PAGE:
Early Steppenwolf


ABC / Dunhill, 1969


REVIEW BY: Christopher Thelen


I remember getting into Steppenwolf way back when I was just a young pup in high school; I found their first two albums at a local music store and absolutely devoured them. Once I had done that, I eagerly searched out everything the band had released to that point.

Then, I found Early Steppenwolf, a collection of live recordings made from a May 1967 concert when they were still known as “The Sparrow”. I can still vividly recall my first response to the record: “What the fuck is this?!?”

Of course, now I’m older, and have come closer to achieving Buddha nature… which means I can listen to this again in this day and age, and realize that it’s an interesting but flawed picture of the early history of John Kay and crew. But, when those flaws do hit… man, are they painful.

In fact, let’s get the main flaw out of the way – specifically, the side two-filling, 21-minute extended version of “The Pusher”. That is to say, it’s about 11 minutes of Steppenwolf trying to be the Grateful Dead with an extended sonic melange of absolute noise, followed by about a four minute jam that eventually turns into the opening chord progression. Look, I have listened to enough psychedelia in my time to understand that this was a product of its time. But Steppenwolf was anything but a psychedelic rock band, and nobody – I repeat, my_heart_sings_the_harmony_web_ad_alt_250 nobody – asked for “The Pusher” to be stretched into a 20-minute mind melt, half of which makes absolutely no sense to the heart of the song. I’d have rather had this shortened to – oh, let’s say nine minutes, and have a few more of Steppenwolf’s early songs included on this album.

The first half of Early Steppenwolf is what makes the experience worthwhile. It’s not that the five songs that make it up are anything spectacular, but they do offer an interesting snapshot of the band in its infancy. (Of course, this disc came out about a year after Steppenwolf’s self-titled debut, so it might not have been as eye-opening to listeners in 1969 as it can be in today’s day and age.) Only one of the five songs - “Tighten Up Your Wig” - made the cut onto the debut album, so it is interesting to hear Kay and crew plow through the other songs, especially when trying to make covers like “Howlin’ For My Darlin’” their own.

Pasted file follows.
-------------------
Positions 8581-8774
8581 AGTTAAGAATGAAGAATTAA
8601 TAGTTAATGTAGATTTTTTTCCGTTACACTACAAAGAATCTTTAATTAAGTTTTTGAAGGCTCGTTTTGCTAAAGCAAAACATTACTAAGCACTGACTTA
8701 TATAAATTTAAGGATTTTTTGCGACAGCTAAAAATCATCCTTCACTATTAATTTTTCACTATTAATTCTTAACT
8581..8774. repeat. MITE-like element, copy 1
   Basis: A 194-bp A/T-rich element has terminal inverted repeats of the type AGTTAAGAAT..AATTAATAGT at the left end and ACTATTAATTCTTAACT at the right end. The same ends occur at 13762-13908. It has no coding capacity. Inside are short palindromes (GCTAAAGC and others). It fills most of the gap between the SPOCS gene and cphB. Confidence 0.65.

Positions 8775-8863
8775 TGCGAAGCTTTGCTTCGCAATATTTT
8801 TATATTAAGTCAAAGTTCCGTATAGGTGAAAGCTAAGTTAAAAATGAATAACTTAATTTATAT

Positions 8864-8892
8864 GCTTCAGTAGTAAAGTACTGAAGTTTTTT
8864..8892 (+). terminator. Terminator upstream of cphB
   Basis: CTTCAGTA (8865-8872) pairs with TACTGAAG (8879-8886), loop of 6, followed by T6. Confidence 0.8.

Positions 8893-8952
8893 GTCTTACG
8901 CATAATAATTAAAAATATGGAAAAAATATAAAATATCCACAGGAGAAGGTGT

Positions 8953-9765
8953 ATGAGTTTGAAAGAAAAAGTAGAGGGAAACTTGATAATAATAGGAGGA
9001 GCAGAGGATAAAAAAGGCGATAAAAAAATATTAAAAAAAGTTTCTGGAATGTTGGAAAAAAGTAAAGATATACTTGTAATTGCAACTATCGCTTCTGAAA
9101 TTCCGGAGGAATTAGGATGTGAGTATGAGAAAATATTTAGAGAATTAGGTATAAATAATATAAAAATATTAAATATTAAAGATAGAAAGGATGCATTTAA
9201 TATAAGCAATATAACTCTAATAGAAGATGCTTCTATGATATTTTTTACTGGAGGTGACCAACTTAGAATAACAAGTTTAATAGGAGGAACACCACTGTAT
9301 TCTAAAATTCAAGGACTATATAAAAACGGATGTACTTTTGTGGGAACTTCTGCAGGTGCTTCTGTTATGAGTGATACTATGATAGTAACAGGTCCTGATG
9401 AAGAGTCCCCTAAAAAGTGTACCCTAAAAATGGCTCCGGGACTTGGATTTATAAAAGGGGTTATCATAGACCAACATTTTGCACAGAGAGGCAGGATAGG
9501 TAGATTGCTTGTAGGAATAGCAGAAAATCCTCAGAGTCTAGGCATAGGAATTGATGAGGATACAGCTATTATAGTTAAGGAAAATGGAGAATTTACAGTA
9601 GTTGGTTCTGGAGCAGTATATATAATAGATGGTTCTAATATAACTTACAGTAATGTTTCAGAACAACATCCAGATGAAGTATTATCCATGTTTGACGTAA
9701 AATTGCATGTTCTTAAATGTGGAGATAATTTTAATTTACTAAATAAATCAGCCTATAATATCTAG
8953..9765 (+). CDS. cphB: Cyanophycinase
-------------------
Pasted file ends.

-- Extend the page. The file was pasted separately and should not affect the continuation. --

It’s hard to call Early Steppenwolf a filler album, as it was one of three they released in 1969. If anything, it might have been their record label capitalizing on their increasing fame. It might have been a stop-gap live offering until a full-length concert could be recorded (which would arrive one year later). It could have been that Kay and crew earnestly wanted to take a look back to the origins of the band, and present those songs to the listener who might have arrived at the party a bit later.

Whatever the case, there is enough on Early Steppenwolf to keep even casual fans interested, but is most definitely not required listening. And, tread carefully when it comes to the drawn-out version of “The Pusher”… just don’t say you weren’t warned.

Rating: C

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